For their last appearance for the year, EHS Student Government Association representatives Sajan Patel and Sydney Souliere reported a successful Senior Ball and S.T.E.P. Afterball Party, as well as, other events for seniors leading up to the June 9 graduation. Campbell presented each with a gift basket and praised them for their service.

Souliere will be attending King’s College in the fall and Patel is to study pre-med at Case Western Reserve University.

In personnel matters, the board accepted the retirement of special education teacher Eileen Crompton and ESL teacher Diane Tintle, both from Jefferson and Lincoln elementary schools, effective mid-June. They also accepted the retirement of Lower Macungie Middle School librarian Janet Spence effective June 15.

Early retirement was approved for Emmaus math teacher Todd Burkhardt, Eyer Middle School sixth grade language access program teacher Mark Domyan, Lower Macungie Middle School family consumer science teacher Deirdre Gallahue-Thorp and Lincoln Elementary School first grade teacher Melanie Hirsch, all effective mid-June.

The directors acknowledged the resignations of health room nurses Belinda Morgan from EHS, effective April 24 and Mary D’Emidio from Lower Macungie, effective June 14. Shoemaker Elementary School music teacher Lindsay Graziano’s resignation is also effective June 14.

The contract for Communities in Schools to continue another year at EHS passed unanimously. However, the board voted eight to one to expand the CIS program to the middle schools with a three-year contract to take advantage of a CIS grant to subsidize the cost. Director Charles Ballard provided the dissenting vote. He expressed reservations about the process, that there wasn’t enough data available to support such a commitment. The board debated over who is responsible when a community problem like increased mental health issues become an obstacle to learning for students in the schools.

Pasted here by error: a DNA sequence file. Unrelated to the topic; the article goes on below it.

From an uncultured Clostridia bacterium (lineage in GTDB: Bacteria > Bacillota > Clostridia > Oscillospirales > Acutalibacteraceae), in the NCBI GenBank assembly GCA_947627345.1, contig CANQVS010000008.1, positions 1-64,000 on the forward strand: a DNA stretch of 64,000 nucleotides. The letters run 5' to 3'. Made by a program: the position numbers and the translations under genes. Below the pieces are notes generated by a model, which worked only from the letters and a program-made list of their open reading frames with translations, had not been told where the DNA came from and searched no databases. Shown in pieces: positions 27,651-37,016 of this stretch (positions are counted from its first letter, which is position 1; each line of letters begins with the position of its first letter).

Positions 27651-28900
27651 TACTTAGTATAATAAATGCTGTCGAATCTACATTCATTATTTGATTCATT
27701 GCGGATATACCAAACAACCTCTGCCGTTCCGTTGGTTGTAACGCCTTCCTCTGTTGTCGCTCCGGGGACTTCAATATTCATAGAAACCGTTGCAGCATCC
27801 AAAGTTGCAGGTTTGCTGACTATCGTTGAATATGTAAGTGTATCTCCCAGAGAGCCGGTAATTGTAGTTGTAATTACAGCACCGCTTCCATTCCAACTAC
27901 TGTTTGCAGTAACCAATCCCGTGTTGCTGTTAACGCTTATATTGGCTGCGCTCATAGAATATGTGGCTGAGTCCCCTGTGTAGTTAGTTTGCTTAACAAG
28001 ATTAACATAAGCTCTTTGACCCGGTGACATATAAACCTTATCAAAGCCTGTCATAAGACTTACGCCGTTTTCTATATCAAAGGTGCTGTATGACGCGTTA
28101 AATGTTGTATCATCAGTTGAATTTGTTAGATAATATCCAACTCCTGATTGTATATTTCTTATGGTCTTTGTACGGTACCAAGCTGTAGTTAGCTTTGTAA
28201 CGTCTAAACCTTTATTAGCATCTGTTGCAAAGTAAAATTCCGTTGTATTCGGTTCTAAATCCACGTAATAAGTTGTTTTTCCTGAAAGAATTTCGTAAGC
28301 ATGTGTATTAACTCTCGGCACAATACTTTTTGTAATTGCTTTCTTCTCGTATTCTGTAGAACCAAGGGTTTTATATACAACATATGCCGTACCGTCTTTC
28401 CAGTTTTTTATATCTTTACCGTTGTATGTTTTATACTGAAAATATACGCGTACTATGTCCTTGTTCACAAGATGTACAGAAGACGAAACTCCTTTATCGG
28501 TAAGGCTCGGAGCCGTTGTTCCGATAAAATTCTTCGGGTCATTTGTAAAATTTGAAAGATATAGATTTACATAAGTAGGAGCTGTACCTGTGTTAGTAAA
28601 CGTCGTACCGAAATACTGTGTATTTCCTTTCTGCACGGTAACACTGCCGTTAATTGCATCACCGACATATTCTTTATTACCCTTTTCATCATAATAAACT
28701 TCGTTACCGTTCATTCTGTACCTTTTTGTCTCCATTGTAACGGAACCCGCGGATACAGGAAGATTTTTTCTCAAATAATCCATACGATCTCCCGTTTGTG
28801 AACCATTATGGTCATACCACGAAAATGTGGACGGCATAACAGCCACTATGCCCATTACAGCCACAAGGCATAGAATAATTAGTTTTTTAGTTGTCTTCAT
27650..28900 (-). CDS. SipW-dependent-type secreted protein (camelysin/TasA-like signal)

Director Paul Champagne told board members the new welding labs at Lehigh Career & Technical Institute are ahead of schedule.

Joshua Levin was appointed to the LCTI Joint Operating Committee to serve the remainder of Flander’s tenure. He will join Allan Byrd, Champagne and Adam Smith on the committee.

Amid accolades, the board named Robert Saul as treasurer for the term beginning July 1 to June 30, 2020.

The directors held a final adoption of board policy updates regarding tobacco and nicotine delivery systems and policies regarding the use of school facilities and public attendance at school events.

Three others from the audience made requests to address the board. Eyer Middle School science teacher Michael Mauro and ESL teacher Ann Breidenbach from Lower Macungie Middle School expressed support for expanding Communities in Schools to both middle schools.

Emmaus resident Lynn Donches requested the board invite public input before each agenda item vote with an “item-by-item comment format.” She also thanked them for videotaping meetings and using BoardDocs.

Prior to proceedings, President Ken Bacher called for a moment of silence in remembrance of two East Penn students who recently died. Nine-year-old Daniel Harries died April 18. He had attended Western Salisbury Elementary School. LMMS seventh grader Ku K’Paw, age 12, died April 21.

Bacher said there was an executive session in advance of the public meeting on “personnel issues.”

The East Penn Board of School Directors meet regularly 7:30 p.m. on the second and fourth Monday of each month. The next meeting is June 10. The public can access documents through BoardDocs via a link on the district website. There is free WiFi available for audience members during the meetings in the board room of the administration building.